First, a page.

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Oberon #29

1. Art deco hall now a craft shop
2. Ramsgate, Victorian private residence in the main street
3. Royal Hotel
4. Rural scenery
5. Lake Oberon
6. Pine forests
7. Mayfield garden, a magnificent grand scale private garden
8. Frosty morning

Oberon is a town that is surviving well due to diversification. In addition to serving as centre for the rural sheep and cattle industry it is a major timber centre with a large amount of the district being cloaked in pine forests. It is also a favoured tourist destination especially if you have a car to explore the nearby villages, take in the splendid rural scenery or perhaps go to the Jenolan Caves and the Blue Mountains wilderness. You could also try trout fishing, gem fossiking or mushrooming in the pine forests.  Its freezing cold winters are also an attraction with occasional snow and frosty mornings almost guaranteed.

The lush countryside is what attracted the early settlers and there was mining in the area.  But unlike other towns Oberon seemed to take longer to get started. It had just 200 people in the 1880s and has grown to 2,700 today.  It is a railway town but that too was later than elsewhere, being on a short branch line from the main western line, constructed in 1923. It was used to transport seasonal vegetables, timber and livestock until is was closed in 1979. They are currently working on reviving this line as a tourist attraction.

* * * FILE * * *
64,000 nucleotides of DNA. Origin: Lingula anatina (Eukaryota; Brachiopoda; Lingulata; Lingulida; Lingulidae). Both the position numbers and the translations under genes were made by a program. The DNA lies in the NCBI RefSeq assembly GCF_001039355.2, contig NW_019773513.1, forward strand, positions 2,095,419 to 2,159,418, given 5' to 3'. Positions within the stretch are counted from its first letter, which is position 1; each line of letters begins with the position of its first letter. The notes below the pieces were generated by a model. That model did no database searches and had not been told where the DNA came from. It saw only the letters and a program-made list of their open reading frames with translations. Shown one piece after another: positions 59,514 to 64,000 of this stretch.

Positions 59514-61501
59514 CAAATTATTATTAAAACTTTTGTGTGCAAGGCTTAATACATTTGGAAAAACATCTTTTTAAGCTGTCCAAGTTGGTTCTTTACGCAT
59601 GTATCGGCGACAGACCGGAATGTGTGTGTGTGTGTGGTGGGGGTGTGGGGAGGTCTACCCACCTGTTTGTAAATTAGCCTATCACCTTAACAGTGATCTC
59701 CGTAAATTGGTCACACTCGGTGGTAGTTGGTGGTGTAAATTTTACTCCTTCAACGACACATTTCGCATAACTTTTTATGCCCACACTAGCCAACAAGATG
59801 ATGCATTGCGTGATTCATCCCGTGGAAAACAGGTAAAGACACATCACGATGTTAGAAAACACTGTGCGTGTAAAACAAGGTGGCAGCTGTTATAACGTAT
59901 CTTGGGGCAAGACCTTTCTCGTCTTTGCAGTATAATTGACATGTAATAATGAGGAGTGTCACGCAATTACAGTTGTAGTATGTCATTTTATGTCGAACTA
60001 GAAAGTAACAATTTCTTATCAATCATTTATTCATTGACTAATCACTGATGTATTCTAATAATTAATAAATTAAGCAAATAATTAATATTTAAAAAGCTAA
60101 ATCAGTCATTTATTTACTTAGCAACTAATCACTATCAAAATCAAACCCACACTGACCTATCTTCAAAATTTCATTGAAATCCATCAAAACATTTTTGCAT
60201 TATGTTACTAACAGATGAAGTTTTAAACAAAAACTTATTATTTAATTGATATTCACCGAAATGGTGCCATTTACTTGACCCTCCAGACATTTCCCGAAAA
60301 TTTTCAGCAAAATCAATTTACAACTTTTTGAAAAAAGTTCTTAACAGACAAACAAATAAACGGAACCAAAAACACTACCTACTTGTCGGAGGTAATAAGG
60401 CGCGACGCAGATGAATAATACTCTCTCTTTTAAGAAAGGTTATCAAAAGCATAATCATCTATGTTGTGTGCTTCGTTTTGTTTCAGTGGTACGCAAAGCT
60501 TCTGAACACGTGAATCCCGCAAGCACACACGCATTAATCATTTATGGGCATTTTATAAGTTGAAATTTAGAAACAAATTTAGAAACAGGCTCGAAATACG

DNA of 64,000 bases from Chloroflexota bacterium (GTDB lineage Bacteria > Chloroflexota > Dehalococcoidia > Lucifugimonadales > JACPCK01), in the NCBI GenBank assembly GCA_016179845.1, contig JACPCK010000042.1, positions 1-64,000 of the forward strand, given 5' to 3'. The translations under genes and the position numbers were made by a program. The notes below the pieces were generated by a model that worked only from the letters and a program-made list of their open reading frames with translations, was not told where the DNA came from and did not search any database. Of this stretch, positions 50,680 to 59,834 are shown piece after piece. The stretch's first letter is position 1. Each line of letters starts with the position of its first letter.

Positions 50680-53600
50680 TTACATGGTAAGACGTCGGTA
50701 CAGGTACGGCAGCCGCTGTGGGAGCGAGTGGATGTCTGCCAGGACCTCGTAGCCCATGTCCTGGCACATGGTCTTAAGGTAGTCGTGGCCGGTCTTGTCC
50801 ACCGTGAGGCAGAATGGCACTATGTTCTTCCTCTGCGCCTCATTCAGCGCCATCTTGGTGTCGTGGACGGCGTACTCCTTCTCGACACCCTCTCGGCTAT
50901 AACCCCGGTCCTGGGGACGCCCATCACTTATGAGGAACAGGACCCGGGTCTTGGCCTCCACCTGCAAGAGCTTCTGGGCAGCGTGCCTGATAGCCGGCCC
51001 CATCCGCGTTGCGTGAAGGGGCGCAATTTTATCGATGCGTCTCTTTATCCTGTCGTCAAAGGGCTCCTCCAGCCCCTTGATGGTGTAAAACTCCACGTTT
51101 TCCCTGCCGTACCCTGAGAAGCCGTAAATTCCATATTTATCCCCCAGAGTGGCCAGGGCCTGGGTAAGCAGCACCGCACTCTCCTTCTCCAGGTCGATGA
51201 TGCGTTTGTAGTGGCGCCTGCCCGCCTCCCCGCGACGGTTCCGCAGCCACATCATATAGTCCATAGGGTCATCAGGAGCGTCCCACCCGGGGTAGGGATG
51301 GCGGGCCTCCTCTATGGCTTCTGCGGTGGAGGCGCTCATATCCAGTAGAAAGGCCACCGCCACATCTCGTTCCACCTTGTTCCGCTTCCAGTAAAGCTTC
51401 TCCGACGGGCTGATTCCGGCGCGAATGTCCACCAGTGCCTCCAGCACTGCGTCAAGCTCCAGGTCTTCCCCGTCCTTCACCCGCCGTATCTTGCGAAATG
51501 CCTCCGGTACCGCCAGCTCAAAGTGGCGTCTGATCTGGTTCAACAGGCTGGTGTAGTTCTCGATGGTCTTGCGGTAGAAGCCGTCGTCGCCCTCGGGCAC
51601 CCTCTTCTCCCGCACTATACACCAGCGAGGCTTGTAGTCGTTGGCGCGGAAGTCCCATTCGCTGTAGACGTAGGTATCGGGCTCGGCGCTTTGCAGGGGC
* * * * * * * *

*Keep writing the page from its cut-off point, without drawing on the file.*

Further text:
Timber is an important industry, first of all in providing native hardwood to the Broken Hill mines in the 1940s to be used as pit props. As that hardwood ran out Pinus Radiata plantations began to be planted and continue today.

A perfect place for a weekend getaway.

View the location of Oberon on the map.


  1. I hope they don't take to using pinus radiata to prop up pit!


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